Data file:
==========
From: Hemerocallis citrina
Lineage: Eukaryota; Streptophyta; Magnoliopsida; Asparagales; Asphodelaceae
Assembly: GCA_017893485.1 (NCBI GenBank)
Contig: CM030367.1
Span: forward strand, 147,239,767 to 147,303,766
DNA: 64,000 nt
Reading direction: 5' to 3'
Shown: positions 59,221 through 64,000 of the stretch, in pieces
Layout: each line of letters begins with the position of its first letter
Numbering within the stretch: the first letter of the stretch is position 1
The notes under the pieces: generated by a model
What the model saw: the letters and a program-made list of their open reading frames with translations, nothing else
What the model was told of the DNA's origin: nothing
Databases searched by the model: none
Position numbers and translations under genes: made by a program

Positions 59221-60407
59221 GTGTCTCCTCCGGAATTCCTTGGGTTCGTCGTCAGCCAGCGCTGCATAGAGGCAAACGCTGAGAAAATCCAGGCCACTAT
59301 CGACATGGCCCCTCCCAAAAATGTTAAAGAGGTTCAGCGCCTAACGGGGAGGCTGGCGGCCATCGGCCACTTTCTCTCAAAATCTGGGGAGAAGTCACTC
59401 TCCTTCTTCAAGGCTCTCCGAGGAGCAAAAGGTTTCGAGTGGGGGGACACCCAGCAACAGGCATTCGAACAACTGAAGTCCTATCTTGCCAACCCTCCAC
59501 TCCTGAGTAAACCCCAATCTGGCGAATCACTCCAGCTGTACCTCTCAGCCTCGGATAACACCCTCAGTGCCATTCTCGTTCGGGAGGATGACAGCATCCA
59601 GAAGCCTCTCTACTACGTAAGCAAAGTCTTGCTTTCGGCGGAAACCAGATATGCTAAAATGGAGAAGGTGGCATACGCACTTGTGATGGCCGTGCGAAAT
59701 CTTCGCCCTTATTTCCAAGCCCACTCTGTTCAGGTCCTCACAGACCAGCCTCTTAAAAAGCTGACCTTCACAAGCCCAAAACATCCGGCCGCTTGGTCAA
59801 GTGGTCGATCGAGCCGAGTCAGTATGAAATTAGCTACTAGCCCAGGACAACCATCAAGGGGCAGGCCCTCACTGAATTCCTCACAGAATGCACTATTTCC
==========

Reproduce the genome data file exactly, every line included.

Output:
From: Hemerocallis citrina
Lineage: Eukaryota; Streptophyta; Magnoliopsida; Asparagales; Asphodelaceae
Assembly: GCA_017893485.1 (NCBI GenBank)
Contig: CM030367.1
Span: forward strand, 147,239,767 to 147,303,766
DNA: 64,000 nt
Reading direction: 5' to 3'
Shown: positions 59,221 through 64,000 of the stretch, in pieces
Layout: each line of letters begins with the position of its first letter
Numbering within the stretch: the first letter of the stretch is position 1
The notes under the pieces: generated by a model
What the model saw: the letters and a program-made list of their open reading frames with translations, nothing else
What the model was told of the DNA's origin: nothing
Databases searched by the model: none
Position numbers and translations under genes: made by a program

Positions 59221-60407
59221 GTGTCTCCTCCGGAATTCCTTGGGTTCGTCGTCAGCCAGCGCTGCATAGAGGCAAACGCTGAGAAAATCCAGGCCACTAT
59301 CGACATGGCCCCTCCCAAAAATGTTAAAGAGGTTCAGCGCCTAACGGGGAGGCTGGCGGCCATCGGCCACTTTCTCTCAAAATCTGGGGAGAAGTCACTC
59401 TCCTTCTTCAAGGCTCTCCGAGGAGCAAAAGGTTTCGAGTGGGGGGACACCCAGCAACAGGCATTCGAACAACTGAAGTCCTATCTTGCCAACCCTCCAC
59501 TCCTGAGTAAACCCCAATCTGGCGAATCACTCCAGCTGTACCTCTCAGCCTCGGATAACACCCTCAGTGCCATTCTCGTTCGGGAGGATGACAGCATCCA
59601 GAAGCCTCTCTACTACGTAAGCAAAGTCTTGCTTTCGGCGGAAACCAGATATGCTAAAATGGAGAAGGTGGCATACGCACTTGTGATGGCCGTGCGAAAT
59701 CTTCGCCCTTATTTCCAAGCCCACTCTGTTCAGGTCCTCACAGACCAGCCTCTTAAAAAGCTGACCTTCACAAGCCCAAAACATCCGGCCGCTTGGTCAA
59801 GTGGTCGATCGAGCCGAGTCAGTATGAAATTAGCTACTAGCCCAGGACAACCATCAAGGGGCAGGCCCTCACTGAATTCCTCACAGAATGCACTATTTCC